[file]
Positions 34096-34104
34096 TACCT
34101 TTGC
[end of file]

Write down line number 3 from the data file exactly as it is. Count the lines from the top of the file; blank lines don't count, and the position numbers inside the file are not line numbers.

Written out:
34101 TTGC